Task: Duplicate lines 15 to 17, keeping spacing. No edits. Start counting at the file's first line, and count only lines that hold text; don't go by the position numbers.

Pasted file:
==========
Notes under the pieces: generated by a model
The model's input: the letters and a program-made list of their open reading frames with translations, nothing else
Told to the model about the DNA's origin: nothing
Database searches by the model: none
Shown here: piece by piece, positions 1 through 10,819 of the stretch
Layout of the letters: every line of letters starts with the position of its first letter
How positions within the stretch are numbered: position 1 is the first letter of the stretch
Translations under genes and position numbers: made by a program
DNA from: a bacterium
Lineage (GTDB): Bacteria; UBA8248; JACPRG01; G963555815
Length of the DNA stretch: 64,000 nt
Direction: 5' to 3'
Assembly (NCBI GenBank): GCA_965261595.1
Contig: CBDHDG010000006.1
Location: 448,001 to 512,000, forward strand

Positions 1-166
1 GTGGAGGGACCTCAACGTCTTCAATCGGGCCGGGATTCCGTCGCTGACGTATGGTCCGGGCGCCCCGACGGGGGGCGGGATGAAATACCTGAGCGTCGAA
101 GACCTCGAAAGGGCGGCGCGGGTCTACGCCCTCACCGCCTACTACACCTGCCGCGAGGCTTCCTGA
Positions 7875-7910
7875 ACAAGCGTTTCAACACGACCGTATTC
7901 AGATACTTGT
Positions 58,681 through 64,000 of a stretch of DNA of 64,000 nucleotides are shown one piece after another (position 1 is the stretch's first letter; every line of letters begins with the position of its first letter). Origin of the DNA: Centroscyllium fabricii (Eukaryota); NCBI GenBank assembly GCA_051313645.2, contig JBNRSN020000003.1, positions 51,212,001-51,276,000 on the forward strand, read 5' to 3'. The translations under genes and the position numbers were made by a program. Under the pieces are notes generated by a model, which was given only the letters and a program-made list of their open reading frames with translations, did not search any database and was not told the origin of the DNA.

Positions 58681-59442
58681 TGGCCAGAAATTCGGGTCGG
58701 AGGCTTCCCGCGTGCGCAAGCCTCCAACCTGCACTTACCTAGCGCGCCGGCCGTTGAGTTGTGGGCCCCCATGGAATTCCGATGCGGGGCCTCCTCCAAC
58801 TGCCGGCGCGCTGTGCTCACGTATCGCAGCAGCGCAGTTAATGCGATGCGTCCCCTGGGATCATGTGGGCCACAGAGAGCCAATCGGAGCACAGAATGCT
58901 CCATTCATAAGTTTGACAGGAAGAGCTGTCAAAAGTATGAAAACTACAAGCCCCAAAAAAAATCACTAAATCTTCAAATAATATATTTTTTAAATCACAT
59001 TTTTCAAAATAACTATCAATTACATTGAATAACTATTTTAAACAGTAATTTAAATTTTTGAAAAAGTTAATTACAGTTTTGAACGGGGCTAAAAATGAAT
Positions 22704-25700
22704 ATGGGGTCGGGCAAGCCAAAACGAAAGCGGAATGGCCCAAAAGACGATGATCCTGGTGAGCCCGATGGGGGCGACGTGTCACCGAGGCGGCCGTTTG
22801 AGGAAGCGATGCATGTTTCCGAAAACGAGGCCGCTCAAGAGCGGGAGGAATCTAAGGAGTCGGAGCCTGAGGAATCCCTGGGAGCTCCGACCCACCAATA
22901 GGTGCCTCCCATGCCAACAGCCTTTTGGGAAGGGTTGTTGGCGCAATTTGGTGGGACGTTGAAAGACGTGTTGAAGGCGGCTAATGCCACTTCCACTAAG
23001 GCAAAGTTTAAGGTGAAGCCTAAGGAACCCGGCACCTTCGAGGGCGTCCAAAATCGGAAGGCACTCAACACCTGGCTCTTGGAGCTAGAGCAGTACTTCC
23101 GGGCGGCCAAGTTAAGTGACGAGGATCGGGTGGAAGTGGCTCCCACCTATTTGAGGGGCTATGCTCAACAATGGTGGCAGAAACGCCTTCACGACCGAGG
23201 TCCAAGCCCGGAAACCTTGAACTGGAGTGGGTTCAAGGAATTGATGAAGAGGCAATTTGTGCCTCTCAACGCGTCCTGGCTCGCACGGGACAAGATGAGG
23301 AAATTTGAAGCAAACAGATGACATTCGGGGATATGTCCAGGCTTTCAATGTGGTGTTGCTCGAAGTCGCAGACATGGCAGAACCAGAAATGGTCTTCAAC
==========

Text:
Location: 448,001 to 512,000, forward strand

Positions 1-166
1 GTGGAGGGACCTCAACGTCTTCAATCGGGCCGGGATTCCGTCGCTGACGTATGGTCCGGGCGCCCCGACGGGGGGCGGGATGAAATACCTGAGCGTCGAA